Alina Selyukh

Alina Selyukh is a business correspondent at NPR, where she follows the path of the retail and tech industries, tracking how America's biggest companies are influencing the way we spend our time, money, and energy.

Before joining NPR in October 2015, Selyukh spent five years at Reuters, where she covered tech, telecom and cybersecurity policy, campaign finance during the 2012 election cycle, health care policy and the Food and Drug Administration, and a bit of financial markets and IPOs.

Selyukh began her career in journalism at age 13, freelancing for a local television station and several newspapers in her home town of Samara in Russia. She has since reported for CNN in Moscow, ABC News in Nebraska, and NationalJournal.com in Washington, D.C. At her alma mater, Selyukh also helped in the production of a documentary for NET Television, Nebraska's PBS station.

She received a bachelor's degree in broadcasting, news-editorial and political science from the University of Nebraska-Lincoln.

The hand counting of votes will continue on Friday in a high-profile, high-stakes election that will determine whether Amazon workers in Alabama will form the company's first unionized warehouse in the U.S.

At the end of Thursday, more than two-thirds of the tallied votes were against unionizing, with no votes outnumbering yes votes 1,100 to 463.

Updated April 8, 2021 at 3:35 PM ET

The results of the 2021 election that everyone has been awaiting with bated breath are taking a while.

Blame it on mail-in votes. Yes, this one, too.

Saks Fifth Avenue is going fur-free, becoming the latest fashion seller to take animal-fur clothes and accessories off its shelves.

The vote count for one of the most consequential union elections in recent history begins this week. The results could lead to Amazon's first unionized warehouse in America.

Voting officially ends Monday for some 5,800 Amazon warehouse workers in Bessemer, Ala., who have been casting ballots by mail on whether to unionize. It's the first union election in years at Amazon, the country's second-largest private employer with 800,000 workers.

Joyce Barnes sometimes pauses, leaving the grocery store. A crowd shifts past, loaded up with goodies. Barnes pictures herself, walking out with big steaks and pork chops, some crabmeat.

"But I'm not the one," she says. Inside her bags are bread, butter, coffee, a bit of meat and canned tuna — a weekly grocery budget of $25.

Lina Khan, a prominent antitrust scholar who advocates for stricter regulation of Big Tech, may be about to become one of the industry's newest watchdogs.

President Biden on Monday nominated Khan to the Federal Trade Commission, an agency tasked with enforcing competition laws. She is the splashiest addition to Biden's growing roster of Big Tech critics, including fellow Columbia Law School professor Tim Wu, who announced earlier this month he would join the National Economic Council.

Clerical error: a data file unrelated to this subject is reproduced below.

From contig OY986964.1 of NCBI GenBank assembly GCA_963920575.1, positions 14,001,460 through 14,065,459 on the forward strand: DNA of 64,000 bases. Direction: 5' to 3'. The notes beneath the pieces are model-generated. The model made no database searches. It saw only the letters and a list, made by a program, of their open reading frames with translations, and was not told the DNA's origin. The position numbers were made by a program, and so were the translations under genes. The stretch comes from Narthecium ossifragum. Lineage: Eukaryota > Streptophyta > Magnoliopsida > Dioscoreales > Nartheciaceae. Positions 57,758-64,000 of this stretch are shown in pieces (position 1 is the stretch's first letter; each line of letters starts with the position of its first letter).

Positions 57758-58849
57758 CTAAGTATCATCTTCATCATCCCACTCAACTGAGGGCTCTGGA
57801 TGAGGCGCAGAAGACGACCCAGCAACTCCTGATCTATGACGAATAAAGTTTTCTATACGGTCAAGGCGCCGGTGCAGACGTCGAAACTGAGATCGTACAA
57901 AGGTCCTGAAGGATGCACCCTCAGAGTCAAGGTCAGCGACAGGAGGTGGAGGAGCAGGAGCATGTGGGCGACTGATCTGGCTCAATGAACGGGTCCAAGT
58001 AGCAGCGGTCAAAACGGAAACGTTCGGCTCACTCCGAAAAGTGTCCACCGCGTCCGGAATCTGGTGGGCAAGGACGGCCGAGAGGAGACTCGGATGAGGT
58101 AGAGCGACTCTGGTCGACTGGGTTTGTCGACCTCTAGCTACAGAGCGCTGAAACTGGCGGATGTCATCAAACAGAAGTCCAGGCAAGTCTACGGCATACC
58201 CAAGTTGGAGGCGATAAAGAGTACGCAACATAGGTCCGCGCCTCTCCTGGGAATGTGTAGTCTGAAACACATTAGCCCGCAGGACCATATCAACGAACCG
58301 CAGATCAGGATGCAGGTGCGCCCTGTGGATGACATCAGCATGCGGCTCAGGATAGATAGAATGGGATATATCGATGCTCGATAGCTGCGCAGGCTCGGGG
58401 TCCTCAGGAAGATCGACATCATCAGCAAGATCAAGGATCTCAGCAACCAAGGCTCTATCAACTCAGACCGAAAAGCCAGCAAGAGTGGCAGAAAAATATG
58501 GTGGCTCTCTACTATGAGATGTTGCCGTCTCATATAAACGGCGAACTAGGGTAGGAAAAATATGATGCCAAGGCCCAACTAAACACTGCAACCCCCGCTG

Costco plans to edge up its starting wage to $16 an hour starting next week, CEO W. Craig Jelinek said on Thursday, revealing plans that would propel his company ahead of most of its retail competitors.

Updated at 8:28 p.m. ET

Amazon founder Jeff Bezos will step down as the company's chief executive officer this summer, after more than a quarter-century at the helm of the retail, logistics and tech powerhouse.

Even before Amazon built its warehouse in Bessemer, Ala., local officials called it a game-changer.

The mayor said it was the largest single investment in the 130-year history of the city. Birmingham's working-class suburb is a shadow of the steel and mining hub it used to be. Amazon jobs, paying more than double the state's minimum wage of $7.25, promised a shot in the arm.

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Updated at 12:30 p.m. ET

Restaurants and bars are reeling from persistent spikes of coronavirus cases and related restrictions in their communities, driving retail spending in December down for the third month in a row.

Updated at 11:11 a.m. ET

U.S. retail spending declined the most since a historic plunge in April as new coronavirus surges restricted outings to stores and restaurants.

Retail sales dipped 1.1% in November compared with a month earlier, the Commerce Department said Wednesday.

However, retail spending — excluding food service — was still up 7.1% when compared with a year earlier, in part thanks to record-setting Black Friday and Cyber Monday online shopping sprees.

A house. Two cars. A kid in college. Debi and Nick Lemieur had all the markers of a middle class life. But they both remember one purchase — Nick's $600 bass amplifier — that prompted one of the biggest fights in their four decades of marriage.

"He didn't tell me he hid it in the trunk of the car, and I found it," Debi says, laughing, 14 years later. "To me it was like, oh my God, how much will this screw with our budget?"

Yuko Watanabe had to learn a lot of plant names. She lists them with as much confidence as she does her extensive soup menu. Calathea, pothos, Swedish ivy, song of India.